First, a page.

Ben Carson denied Tuesday that he supports the redistribution of public funds to fund public education, despite comments in a 2014 interview that indicated otherwise.
“If you happen to be in an affluent community, there’s a lot more money for the schools, better facilities, everything. All that does is perpetuate the situation,” he said in an interview with Politico published in April 2014. “Wouldn’t it make more sense to put the money in a pot and redistribute it throughout the country so that public schools are equal, whether you’re in a poor area or a wealthy area?”
But confronted about the comments in a recent interview with CNN’s Jake Tapper, Carson said he was talking about schools specifically serving poor students.
“I’m talking about the fact that there are a lot of public schools that exist in areas that are economically deprived that don’t have the facilities that are necessary to provide the best education for our children,” said Carson, who attended inner city public schools in Detroit.
Carson said the government has “a responsibility to educate everyone and looking at the best system in order to do that.”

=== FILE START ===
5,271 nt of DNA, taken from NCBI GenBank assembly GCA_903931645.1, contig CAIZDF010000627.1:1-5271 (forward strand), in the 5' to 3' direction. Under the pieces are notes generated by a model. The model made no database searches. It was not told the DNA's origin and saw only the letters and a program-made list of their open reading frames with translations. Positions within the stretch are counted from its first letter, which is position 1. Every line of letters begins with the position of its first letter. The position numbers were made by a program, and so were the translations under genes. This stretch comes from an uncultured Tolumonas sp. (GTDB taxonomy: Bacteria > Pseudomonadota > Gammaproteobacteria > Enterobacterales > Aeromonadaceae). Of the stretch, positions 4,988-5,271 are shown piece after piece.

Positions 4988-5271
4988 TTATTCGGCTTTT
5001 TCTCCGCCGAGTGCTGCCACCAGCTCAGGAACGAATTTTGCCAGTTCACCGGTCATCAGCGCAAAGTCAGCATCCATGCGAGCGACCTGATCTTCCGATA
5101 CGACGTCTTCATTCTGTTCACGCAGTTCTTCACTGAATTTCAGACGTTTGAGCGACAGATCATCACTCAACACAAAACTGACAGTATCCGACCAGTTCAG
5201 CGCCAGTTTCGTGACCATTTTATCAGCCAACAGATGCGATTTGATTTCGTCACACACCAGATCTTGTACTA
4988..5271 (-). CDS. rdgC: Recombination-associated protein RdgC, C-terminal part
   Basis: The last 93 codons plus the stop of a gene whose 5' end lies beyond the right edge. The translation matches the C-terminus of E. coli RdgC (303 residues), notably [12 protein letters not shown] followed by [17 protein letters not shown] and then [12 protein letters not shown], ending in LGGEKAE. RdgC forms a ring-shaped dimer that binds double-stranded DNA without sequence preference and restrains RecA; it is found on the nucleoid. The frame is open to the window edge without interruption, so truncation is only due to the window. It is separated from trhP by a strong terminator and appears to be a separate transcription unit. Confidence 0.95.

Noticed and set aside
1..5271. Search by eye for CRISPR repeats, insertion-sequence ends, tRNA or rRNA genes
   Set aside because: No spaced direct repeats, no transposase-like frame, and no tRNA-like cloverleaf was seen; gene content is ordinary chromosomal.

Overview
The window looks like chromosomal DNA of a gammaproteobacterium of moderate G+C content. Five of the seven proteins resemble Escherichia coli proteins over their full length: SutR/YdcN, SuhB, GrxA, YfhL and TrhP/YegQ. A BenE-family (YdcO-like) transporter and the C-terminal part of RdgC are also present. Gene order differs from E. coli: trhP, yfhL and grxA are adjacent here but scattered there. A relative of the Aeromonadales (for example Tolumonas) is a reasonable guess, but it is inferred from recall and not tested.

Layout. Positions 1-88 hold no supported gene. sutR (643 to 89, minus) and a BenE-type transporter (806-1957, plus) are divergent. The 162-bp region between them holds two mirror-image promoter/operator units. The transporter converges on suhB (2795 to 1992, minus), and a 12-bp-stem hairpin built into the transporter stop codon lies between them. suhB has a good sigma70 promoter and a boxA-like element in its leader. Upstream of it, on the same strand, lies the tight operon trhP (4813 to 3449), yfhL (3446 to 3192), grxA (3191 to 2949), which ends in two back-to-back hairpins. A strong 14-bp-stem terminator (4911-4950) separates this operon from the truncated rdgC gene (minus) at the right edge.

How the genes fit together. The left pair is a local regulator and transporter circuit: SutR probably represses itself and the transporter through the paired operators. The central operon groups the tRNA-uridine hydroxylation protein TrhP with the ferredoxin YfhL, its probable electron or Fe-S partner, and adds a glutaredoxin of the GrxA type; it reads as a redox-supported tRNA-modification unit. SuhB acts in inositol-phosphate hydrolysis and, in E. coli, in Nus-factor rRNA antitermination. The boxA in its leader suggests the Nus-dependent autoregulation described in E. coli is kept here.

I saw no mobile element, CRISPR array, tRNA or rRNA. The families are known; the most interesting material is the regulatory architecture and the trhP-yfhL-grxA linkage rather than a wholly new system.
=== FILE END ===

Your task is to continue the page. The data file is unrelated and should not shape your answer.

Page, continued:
“I think it’s very different than a situation where someone is working hard, is making a lot of money, is providing a lot of jobs and is contributing to the fabric of America, and us going along and saying, ‘Well, this one, he has too much, and this guy over here, he has too little, so let’s just take this one’s and give it to that one.’ That’s much more arbitrary,” he said.
“We are talking about the entire nation,” Carson told Tapper when he was pushed about whether spreading money to promise education is different than the principle of redistribution of wealth on an individual level. “And we’re talking about what makes us competitive in the world. And the great divide between the haves and the have-nots is education. That’s very different than redistributing funding because you think it’s the social thing to do.”
In a Facebook post Tuesday, Carson further pushed back on the idea he favors the redistribution of wealth to pay for education.
“I do not support the national pooling of property tax receipts. That is a falsehood,” he said.
Carson wrote that he does support government funding for schools serving poor students in urban and rural areas.
“Education is the key to unlocking the enormous potential of our students. I support Title 1 funding to raise up poor inner-city and rural schools to a level where these children can get the education they deserve,” he wrote. “My support has absolutely nothing to do with property tax payments used to fund our schools.”